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I'm creating a list of class "Task" in a way such as this.

List<Task> toDoList = new List<Task>;

Task is a base class and have designed it as such:

 public class Task : IDetail
{
    string _taskName;            //Task title.
    string _taskDescription;     //Task description.

    public Task(string tn, string td) //Constructor.
    {
        _taskName = tn;
        _taskDescription = td;
    }

    // Method set or return _taskName.
    public string taskName
    {
        get
        {
            return _taskName;
        }

        set
        {
            _taskName = value;
        }
    }

    //Method to set or return _taskDescription.
    public string taskDescription
    {
        get
        {
            return _taskDescription;
        }

        set
        {
            _taskDescription = value;
        }
    }

    public virtual void editList()
    {
        Creator editCreator = new Creator();
        editCreator.Show();
    }


}

What i've been trying todo is call methods that exists within the inherited class like one the one i have designate "Note" and have defined it as follows.

class Note : Task, IDetail
{
    string _noteDescription;

    public Note(string nd, string tn, string td)    //Constructor.
        : base(tn, td)
    {
        _noteDescription = nd;
    }

    //Method to set or return _noteDescription.
    public string noteDescription
    {
        get
        {
            return _noteDescription;
        }

        set
        {
            _noteDescription = value;
        }
    }

    public override void editList()
    {
        noteBuilder editNote = new noteBuilder();
        editNote.Show();
    }
}

However when i try to call a method of the inherited task on the list i get an error. I am trying to access the method as such:

toDoList.ElementAt(x).noteDescription;

My question is how do i prevent an error from occurring?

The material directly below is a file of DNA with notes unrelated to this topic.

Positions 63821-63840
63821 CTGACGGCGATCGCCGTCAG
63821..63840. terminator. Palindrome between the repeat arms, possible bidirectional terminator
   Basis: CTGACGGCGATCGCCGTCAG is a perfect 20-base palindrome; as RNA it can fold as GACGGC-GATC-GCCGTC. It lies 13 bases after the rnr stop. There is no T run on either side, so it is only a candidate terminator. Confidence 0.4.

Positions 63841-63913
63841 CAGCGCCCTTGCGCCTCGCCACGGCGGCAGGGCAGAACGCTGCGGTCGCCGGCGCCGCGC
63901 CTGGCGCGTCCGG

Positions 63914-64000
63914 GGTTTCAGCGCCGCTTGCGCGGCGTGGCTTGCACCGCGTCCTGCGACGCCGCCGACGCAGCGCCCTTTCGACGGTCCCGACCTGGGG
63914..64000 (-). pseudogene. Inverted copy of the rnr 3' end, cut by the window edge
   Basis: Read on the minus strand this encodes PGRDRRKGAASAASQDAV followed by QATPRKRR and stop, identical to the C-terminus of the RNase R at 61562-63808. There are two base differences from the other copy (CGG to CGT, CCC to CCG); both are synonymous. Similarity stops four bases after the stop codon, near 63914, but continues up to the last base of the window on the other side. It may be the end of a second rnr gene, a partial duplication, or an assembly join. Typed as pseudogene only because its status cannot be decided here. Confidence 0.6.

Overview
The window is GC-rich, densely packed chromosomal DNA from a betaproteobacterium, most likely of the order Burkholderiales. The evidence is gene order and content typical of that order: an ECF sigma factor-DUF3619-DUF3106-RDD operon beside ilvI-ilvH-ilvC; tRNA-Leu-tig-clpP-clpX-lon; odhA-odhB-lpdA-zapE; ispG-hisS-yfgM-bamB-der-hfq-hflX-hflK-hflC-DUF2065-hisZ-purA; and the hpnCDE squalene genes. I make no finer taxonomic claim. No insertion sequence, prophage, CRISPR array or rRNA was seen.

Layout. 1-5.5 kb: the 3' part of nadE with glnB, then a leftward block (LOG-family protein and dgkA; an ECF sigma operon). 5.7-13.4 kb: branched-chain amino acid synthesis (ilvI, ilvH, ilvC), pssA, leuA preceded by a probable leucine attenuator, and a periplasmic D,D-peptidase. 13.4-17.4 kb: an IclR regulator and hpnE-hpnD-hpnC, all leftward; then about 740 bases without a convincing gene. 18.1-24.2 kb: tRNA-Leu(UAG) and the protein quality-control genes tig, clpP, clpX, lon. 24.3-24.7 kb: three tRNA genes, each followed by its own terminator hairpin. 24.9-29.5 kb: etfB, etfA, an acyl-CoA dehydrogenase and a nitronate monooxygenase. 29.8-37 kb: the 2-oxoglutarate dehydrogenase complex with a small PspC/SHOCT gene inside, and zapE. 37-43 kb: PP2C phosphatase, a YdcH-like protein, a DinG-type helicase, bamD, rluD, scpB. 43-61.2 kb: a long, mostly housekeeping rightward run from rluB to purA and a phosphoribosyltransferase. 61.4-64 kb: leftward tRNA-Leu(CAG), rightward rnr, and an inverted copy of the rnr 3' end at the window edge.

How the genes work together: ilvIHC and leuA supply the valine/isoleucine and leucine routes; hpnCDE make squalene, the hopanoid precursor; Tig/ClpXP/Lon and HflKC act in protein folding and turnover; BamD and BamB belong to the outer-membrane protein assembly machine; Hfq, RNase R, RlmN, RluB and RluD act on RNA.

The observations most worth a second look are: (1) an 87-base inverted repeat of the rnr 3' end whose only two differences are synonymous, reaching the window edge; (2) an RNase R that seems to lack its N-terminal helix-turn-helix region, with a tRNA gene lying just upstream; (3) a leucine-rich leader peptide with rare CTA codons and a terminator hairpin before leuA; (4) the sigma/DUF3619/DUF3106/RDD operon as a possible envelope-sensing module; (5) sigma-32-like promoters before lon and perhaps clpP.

the error states

'toDoList.Task' does not contain a definition for 'noteDescription' and no extension method etc etc.

Should i perhaps be declaring the base class as Abstract? or is there something else i am missing?

Many thanks in advance

share|improve this question
2  
But it's a list of Task, not a list of its subclass Note. Why would you expect it to allow you to access properties of Note? What if the list contained instances of Task that are not instances of Note? – Kirk Woll Mar 30 '12 at 21:52
up vote 7 down vote accepted

You've got a List<Task>. That could contain any kind of Task reference - e.g. a different derived type, not a Note. Either you want a List<Note> (so it can all be type-safe), or you'll need to cast the element of the list to Note:

Note note = (Note) toDoList[x];
string description = note.noteDescription;

(Given that you've got a List<T>, you don't need to use ElementAt - use the indexer.)

share|improve this answer
    
Thanks, very helpful :) I didn't know you could deal with a list like it was an Array :) – WillzSawyer Mar 30 '12 at 22:23

Filter the list and convert them to notes, like:

var noteList = toDoList.Where(x => x is Note)
                       .Select(x => (Note)x)
                       .ToList();

then write

noteList.ElementAt(x).noteDescription;
share|improve this answer

Because Your list is a list of Task objects, not Note objects.

You'll need to cast your objects to Note objects before you can call methods of the Note class.

(toDoList.ElementAt(x) as Note).noteDescription;

or

toDoList.Cast<Note>().ElementAt(x).noteDescription;

The second option requires all objects in the list be Note objects.

share|improve this answer

notDescription is a property you have for your derived class. But here you are creating a list of your base class

List<Task> toDoList = new List<Task>;

You can not get the properties of derived class in a base class. IT works the other way. You can access the properties of base class in your child class.

share|improve this answer

toDoList contains Task elements, not Note elements. Now a Note element is a type of Task element, sure, but polymorphism only works in one direction: you can treat a subclass like its superclass, but you can't treat a superclass like a subclass without casting it first.

If you think about it, you'll realize that it has to be that way. What if you had a second subclass of Task called Foo: you can put both of those types in toDoList...if you tried to access noteDescription on an object that is of type Foo, you'd be in trouble.

However, there is a way to do what you want, it just requires a cast:

var note = toDoList.ElementAt(x) as Note;
var noteDescription = note==null ? "<not a note>" : note.noteDescription;

The other way to do it, of course, would be to move noteDescription into Todo, where it would be accessible from any subclass of Todo, but that's probably not what you want since the name implies that it belongs to Note.

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